Exaggerated Evaluation of the Programs Efforts are often made to influence consultants or evaluators so that reports produced are favorable to the NGO. Inefficient consultants are appointed to evaluate the projects so that the real picture is not revealed. Achievements are often exaggerated in the project evaluation report to show the expected change as the outcome of the programs. Many times journalists are influenced to publish exaggerated reports on the success of the NGO. The success of one service recipient is highlighted by many NGOs. Secrecy of Information NGOs are often reluctant to disclose information especially those on finance and human resource management. Employees and service recipients are not informed about the policies. Information on accounts are not often documented properly. Project proposals, budget, audit report, evaluation report, general fund, accounts of the organization are often treated as highly confidential. There is no strong initiative from donors to make the NGOs disclose their documents. Set of Recommendations:
Recommendations The NGO Sector as a whole 1. An autonomous NGO Commission should be set for monitoring of the entire NGO Sector. Under this commission, registration, monitoring, controlling and other interrelated works will be done. 2. Laws that regulate the NGO Sector are backdated. A new set of Rules or Acts should be enacted addressing diverse types of NGOs and their activities. 3. A system of Social Audits may be introduced under the proposed NGO Commission or the umbrella bodies of NGOs. Monitoring of NGO Activities 4. Thematic/program based umbrella bodies may be formed by the concerned NGOs for ensuring self-regulation and due diligence. 5. Early steps should be taken for infrastructural improvement, logistic benefit, skill development and capacity building of the NGOAB staff backed up by sufficient resources and incentives. Role of the Governing Body 6. Executive head s relatives must not be included in the governing body. Term and Responsibility
Mid Term Government Mid Term Government Mid Term NGO Commission, NGO, Umbrella Body Mid Term Government, NGO Commission Short Term Government

Short Term Umbrella Body, Donor, NGO Commission Short Term Umbrella Body, Donor, NGO Commission

7. Governing body should empower the chief executive to operate within the policy guidelines set up by the Board. On the other hand the Governing body members should perform their roles effectively so that the executive head s accountability is ensured. Effective check and balance system must be enforced. Specific code of conduct of governing body members should be available. 8. The founder of an NGO may hold the post of Chief Executive or Chairman/Member of the governing body. In that case there should be an effective check and balance between the executive head and the governing body. The chief executive may be changed as per the governing body s decision. Decision Making Process 9. Decisions should not be made by the executive head unilaterally. Stakeholders and NGO workers participation must be ensured. Financial Transparency

Short Term Umbrella Body, Donor, NGO

Short Term Donor, NGO

Recommendations 10. Difference of salaries between higher and lower level especially field-workers should be bridged. The information on the salary and other benefits of the employees must be open for all. 11. The yearly budget of every program must be disclosed. In this regard stakeholders, local citizen, journalists, researchers and government officials may be informed. 12. Enlisted audit firms must conduct the internal or external audit properly. If an audit firm is found to be conniving with corrupt practices, the responsible audit firm must be brought to justice. 13. Appropriate legal steps must be taken against responsible individuals in the NGO found to be involved in corruption. Human Resource Development 14. The NGO Commission may develop a standard set of policies and rules with regard to human resource, gender, accounts, working hour, competitive salary and benefits and so on. Every NGO must develop and adopt its own Code of Ethics and other policies. 15. There should be a cell to receive complaints from NGO workers and take proper actions accordingly. This complaint cell may be set up in the NGO Commission and in every umbrella body. 16. A set of rules and regulations may be developed for retired government officials who intend to join an NGO. Accountability to Stakeholders, Government and Donor 17. The development partner, along with providing fund to a project, should monitor and evaluate the activities of the concerned NGO. They may stop their fund immediately if any irregularities are found. 18. The development partners should adopt and implement a policy of not receiving different types of hospitality, such as food, lodging or gifts, offered by NGOs. 19. The information provided by the consultants, evaluators or auditors should be checked. Program Implementation, Monitoring and Evaluation 20. Monitoring should be strengthened to achieve the goals of the project. 21. NGO documentation process must be further improved, so that anyone may have a look on it when necessary. Access to Information 22. All information of an NGO should be made accessible to the public, especially its stakeholders. Information dissemination should be institutionalized rather than being dependent on one individual. 23. Efforts should be made to develop itsown NGO website which should be updated regularly.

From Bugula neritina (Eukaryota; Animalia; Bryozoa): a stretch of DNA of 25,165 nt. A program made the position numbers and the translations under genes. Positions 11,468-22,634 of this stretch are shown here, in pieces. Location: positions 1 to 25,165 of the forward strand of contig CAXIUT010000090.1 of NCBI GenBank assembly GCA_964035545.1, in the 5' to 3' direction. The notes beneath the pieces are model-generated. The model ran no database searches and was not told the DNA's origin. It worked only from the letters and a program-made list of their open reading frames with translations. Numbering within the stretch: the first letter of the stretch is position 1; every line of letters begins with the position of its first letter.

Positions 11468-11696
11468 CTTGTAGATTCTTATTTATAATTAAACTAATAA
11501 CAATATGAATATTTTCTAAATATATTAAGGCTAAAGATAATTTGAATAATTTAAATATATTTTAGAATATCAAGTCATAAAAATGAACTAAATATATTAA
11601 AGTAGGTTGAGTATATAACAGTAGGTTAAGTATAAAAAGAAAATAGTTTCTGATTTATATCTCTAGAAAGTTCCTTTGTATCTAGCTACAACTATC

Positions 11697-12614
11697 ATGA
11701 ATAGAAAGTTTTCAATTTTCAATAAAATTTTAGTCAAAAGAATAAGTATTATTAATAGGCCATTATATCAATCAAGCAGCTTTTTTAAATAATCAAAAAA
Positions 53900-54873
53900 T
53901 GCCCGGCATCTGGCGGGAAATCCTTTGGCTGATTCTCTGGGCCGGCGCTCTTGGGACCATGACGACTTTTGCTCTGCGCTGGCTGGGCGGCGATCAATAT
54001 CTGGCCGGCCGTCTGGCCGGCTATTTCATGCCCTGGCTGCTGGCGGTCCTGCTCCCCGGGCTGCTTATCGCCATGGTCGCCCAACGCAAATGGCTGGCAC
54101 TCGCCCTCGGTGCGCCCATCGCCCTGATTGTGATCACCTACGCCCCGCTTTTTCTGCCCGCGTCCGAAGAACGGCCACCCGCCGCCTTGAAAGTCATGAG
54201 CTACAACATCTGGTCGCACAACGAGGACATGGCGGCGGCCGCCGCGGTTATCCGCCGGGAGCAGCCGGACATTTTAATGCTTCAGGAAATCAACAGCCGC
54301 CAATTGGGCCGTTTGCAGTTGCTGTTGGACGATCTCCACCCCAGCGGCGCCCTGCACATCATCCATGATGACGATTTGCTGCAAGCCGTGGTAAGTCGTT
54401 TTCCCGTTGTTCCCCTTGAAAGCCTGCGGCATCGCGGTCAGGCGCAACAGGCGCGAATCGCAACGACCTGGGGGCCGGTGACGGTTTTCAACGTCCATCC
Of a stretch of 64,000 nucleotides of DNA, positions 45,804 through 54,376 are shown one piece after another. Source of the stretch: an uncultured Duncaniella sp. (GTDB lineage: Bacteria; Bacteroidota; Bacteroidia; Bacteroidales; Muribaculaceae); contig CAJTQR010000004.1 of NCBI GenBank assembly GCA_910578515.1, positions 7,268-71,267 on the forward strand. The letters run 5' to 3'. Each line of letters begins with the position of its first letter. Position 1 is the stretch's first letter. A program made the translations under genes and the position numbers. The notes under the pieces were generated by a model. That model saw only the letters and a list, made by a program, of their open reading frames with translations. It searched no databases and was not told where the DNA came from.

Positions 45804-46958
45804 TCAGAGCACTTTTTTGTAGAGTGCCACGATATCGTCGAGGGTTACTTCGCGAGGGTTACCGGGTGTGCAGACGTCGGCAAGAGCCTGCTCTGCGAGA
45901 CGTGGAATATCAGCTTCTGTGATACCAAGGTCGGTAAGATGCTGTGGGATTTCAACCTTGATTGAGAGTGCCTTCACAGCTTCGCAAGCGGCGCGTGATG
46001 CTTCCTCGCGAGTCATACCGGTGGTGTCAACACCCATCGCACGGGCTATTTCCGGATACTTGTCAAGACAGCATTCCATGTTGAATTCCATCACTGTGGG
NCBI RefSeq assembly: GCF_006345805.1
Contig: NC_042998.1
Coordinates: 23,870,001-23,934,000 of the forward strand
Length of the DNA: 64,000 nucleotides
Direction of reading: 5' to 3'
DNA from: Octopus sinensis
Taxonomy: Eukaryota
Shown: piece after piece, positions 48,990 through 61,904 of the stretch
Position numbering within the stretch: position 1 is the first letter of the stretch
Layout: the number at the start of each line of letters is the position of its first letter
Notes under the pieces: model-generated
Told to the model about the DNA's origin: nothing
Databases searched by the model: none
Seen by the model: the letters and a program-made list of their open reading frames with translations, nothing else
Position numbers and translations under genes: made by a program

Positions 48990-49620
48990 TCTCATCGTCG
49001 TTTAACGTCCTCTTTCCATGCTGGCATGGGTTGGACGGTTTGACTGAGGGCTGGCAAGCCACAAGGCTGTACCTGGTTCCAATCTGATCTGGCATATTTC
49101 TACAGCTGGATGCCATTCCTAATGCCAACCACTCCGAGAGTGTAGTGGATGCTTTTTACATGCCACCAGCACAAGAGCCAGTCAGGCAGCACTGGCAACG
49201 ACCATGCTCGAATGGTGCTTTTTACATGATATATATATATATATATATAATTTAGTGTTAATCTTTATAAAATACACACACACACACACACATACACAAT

Term and Responsibility


Mid Term Umbrella Body, Donor, NGO Short Term Umbrella Body, Donor, NGO Short Term NGO Commission Short Term Donor, NGO Commission, Government Mid Term Umbrella Body, NGO Commission

Short Term Donor, NGO Commission, NGO Short Term Donor, NGO Commission, Government Short Term Donor, Umbrella Body, Government Short Term Donor, NGO Mid Term Umbrella Body, Donor, NGO Commission, NGO Short Term Donor, NGO Commission Mid Term NGO Short Term Umbrella Body, Donor, NGO Short Term NGO